We produce a mass of data about our personal successes and failures, dysfunctions and interactions, for perpetual digital harvest
Through our interactions with digital devices and systems us humans are now a diverse resource to other humans and machines. And we are changing in accordance with the processes and demands of contemporary, technological market systems, designed to extract as much data from us as possible. In his recent article Our minds can be hijacked, Paul Lewis of the Guardian revealed that those in the know, those who helped to create Google, Twitter and Facebook, are now disconnecting themselves from the Internet as, like millions of people in the world, they are feeling the effects of addiction to social networking platforms, and fear its wider consequences to society.
The hazards of this kind of tech-contagion have been the staple food of sci-fi for decades – a mysterious woman shares a strange but simple VR game in the 1991 episode of Next Generation Star Trek, The Game. It spreads like wildfire, taken up with enthusiasm by the crew, only later revealed to be a brainwashing tool invented by an alien captain to seize control of first the ship, and then all of Starfleet. Let’s look at ourselves for a moment – if we can tear our gaze away from our screens. How has our public behaviour changed – on the streets, on public transport, in buildings and parks? Our attention transfixed by our devices, online via our phones and tablets – bumping into each other, and even walking into the road endangering their own and others’ lives.
The Game (Star Trek: The Next Generation). October 28, 1991.
Internet addiction is the perfect child trap
Professor of psychology Jean M. Twenge studies post-millennials and argues that a whole younger generation in the US, would rather stay in doors than going out and partying. Even though they are generally safer from material harm they are on the brink of a mass mental-health crisis. She says this dramatic shift in social behavior emerged at exactly the moment when the proportion of Americans who owned a smartphone surpassed 50 percent. Twenge has termed those born between 1995 and 2012, as generation iGen. With no memory of a time before the Internet, they grew up constantly using smartphones and having Instagram accounts. In her article Have Smartphones Destroyed a Generation? Twenge writes “Rates of teen depression and suicide have skyrocketed since 2011. It’s not an exaggeration to describe iGen as being on the brink of the worst mental-health crisis in decades. Much of this deterioration can be traced to their phones.”
— furtherfield (@furtherfield) August 31, 2017
From the #addictsnow Twitter commission by Charlotte Webb and Conor Rigby, 2017
Like cows nonchalantly munching at the metaphorical graze
We offer three features as part of Furtherfield’s 2017 Autumn editorial theme of digital addiction, in parallel with the exhibition Are We All Addicts Now? at the Furtherfield Gallery, until 12th November 2017. Artist Katriona Beales has developed the exhibition and events programme in collaboration with artist-curator Fiona MacDonald: Feral Practice, clinical psychiatrist Dr Henrietta Bowden-Jones, and curator Vanessa Bartlett. She explores the seductive qualities, and the effects of our everyday digital experiences. Beales suggests that in succumbing to on-line behavioural norms we emerge as ‘perfect capitalist subjects’ informing new designs, driving endless circulation, and the monetisation of our every swipe, click and tap.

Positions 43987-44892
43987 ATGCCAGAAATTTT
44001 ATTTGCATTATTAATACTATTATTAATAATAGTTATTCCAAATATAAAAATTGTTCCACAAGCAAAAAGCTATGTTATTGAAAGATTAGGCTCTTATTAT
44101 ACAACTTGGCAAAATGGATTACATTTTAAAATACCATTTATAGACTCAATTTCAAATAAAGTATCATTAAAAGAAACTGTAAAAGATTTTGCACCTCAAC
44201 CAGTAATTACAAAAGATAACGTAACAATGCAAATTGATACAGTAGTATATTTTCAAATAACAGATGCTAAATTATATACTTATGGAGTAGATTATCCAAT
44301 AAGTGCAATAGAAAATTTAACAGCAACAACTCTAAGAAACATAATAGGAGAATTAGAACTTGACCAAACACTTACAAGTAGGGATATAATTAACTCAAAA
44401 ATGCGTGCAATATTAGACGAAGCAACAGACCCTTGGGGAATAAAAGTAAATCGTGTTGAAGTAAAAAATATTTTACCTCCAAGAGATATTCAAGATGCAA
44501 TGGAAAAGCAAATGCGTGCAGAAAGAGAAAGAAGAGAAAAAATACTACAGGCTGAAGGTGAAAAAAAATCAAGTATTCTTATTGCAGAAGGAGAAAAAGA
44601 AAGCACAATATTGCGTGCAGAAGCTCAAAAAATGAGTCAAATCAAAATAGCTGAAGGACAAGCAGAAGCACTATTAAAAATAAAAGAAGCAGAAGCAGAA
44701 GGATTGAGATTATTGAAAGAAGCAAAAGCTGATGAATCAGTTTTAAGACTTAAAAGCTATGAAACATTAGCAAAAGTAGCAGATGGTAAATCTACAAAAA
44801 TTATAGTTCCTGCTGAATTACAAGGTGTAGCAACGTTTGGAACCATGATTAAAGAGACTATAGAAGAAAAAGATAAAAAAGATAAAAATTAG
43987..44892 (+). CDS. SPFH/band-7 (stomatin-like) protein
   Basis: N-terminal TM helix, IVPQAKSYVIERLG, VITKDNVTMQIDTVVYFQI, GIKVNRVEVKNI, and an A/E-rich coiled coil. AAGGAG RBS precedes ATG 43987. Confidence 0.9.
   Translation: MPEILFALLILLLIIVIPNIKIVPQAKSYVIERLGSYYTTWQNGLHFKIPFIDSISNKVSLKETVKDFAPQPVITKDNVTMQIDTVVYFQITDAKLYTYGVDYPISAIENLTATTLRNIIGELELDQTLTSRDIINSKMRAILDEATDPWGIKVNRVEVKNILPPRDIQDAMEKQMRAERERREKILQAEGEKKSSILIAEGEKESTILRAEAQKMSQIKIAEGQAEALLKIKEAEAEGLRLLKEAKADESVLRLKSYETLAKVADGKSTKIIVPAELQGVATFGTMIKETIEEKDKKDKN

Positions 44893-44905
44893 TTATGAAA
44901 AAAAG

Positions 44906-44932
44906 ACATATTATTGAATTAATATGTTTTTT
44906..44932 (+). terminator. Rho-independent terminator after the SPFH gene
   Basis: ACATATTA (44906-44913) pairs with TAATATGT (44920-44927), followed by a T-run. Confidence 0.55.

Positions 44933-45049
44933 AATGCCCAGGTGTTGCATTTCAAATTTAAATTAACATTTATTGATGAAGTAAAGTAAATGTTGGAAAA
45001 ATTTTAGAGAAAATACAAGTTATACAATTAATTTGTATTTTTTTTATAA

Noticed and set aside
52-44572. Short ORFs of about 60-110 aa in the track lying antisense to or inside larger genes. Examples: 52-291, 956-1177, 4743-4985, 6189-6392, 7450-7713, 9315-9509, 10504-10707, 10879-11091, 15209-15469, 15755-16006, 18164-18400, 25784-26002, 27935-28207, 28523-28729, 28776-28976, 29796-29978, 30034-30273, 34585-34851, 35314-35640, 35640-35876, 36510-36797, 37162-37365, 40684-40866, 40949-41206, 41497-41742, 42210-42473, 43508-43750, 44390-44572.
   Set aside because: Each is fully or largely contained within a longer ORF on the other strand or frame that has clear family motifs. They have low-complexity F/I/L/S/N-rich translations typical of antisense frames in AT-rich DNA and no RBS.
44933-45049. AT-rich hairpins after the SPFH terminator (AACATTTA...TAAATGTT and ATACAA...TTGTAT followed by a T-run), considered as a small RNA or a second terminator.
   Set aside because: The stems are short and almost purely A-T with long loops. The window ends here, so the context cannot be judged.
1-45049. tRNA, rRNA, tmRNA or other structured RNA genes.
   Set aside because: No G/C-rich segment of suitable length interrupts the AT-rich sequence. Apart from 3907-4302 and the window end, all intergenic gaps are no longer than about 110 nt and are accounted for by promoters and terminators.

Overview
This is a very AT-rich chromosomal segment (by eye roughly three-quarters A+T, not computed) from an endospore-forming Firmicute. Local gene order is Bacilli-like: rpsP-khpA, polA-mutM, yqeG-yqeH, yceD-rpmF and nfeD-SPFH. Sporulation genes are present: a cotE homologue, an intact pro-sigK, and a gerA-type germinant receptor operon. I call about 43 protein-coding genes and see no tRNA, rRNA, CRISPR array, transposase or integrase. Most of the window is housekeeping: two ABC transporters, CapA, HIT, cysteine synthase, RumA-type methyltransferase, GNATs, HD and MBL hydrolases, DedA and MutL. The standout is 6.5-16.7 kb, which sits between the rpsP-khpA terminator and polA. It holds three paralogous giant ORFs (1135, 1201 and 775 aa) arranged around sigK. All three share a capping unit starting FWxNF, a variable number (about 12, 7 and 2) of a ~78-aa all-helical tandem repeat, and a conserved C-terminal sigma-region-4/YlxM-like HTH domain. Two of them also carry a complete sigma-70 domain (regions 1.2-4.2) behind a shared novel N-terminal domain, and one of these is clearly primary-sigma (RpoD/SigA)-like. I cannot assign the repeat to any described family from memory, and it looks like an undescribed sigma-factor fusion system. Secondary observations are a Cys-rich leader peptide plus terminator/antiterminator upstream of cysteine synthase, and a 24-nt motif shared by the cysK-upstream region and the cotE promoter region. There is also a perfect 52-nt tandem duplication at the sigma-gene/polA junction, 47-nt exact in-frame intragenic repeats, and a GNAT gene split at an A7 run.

Firstly we present this interview with Katriona Beales* from the new book Digital Dependence (eds Vanessa Bartlett and Henrietta Bowden-Jones, 2017) in which she discusses her work and her research into the psychology of variable reward, “one of the most powerful tools that companies use to hook users… levels of dopamine surge when the brain is expecting a reward. Introducing variability multiplies the effect” and creates a frenzied hunting state of being.
Pioneer of networked performance art, Annie Abrahams, creates ‘situations’ on the Internet that “reveal messy and sloppy sides of human behaviour” in order to awaken us to the reality of our networked condition. In this interview, Abrahams reflects on the limits and potentials of art and human agency in the context of increased global automation.
Finally a delicious prose-poem-hex from artist and poet Francesca da Rimini (aka doll yoko, GashGirl, liquid_nation, Fury) who traces a timeline of network seduction, imaginative production and addictive spaces from early Muds and Moos.
“once upon a time . . .
or . . .
in the beginning . . .
the islands in the net were fewer, but people and platforms enough
for telepathy far-sight spooky entanglement
seduction of, and over, command line interfaces
it felt lawless
And a final recommendation – The Glass Room, curated by Tactical Tech
Tactical Tech are in London until November 12 with The Glass Room, exhibition and events programme. A fake Apple Store at 69-71 Charing Cross Road, operates as a Trojan horse for radical art about the politics of data and offers an insight into the many ways in which we are seduced into surrendering our data. “At the Data Detox Bar, our trained Ingeniuses are on hand to reveal the intimate details of your current ‘data bloat’; who capitalises on it; and the simple steps to a lighter data count.”
*This interview is published with permission from the publishers of the book Digital Dependence edited by Vanessa Bartlett and Henrietta Bowden-Jones, available to purchase from the LUP website here.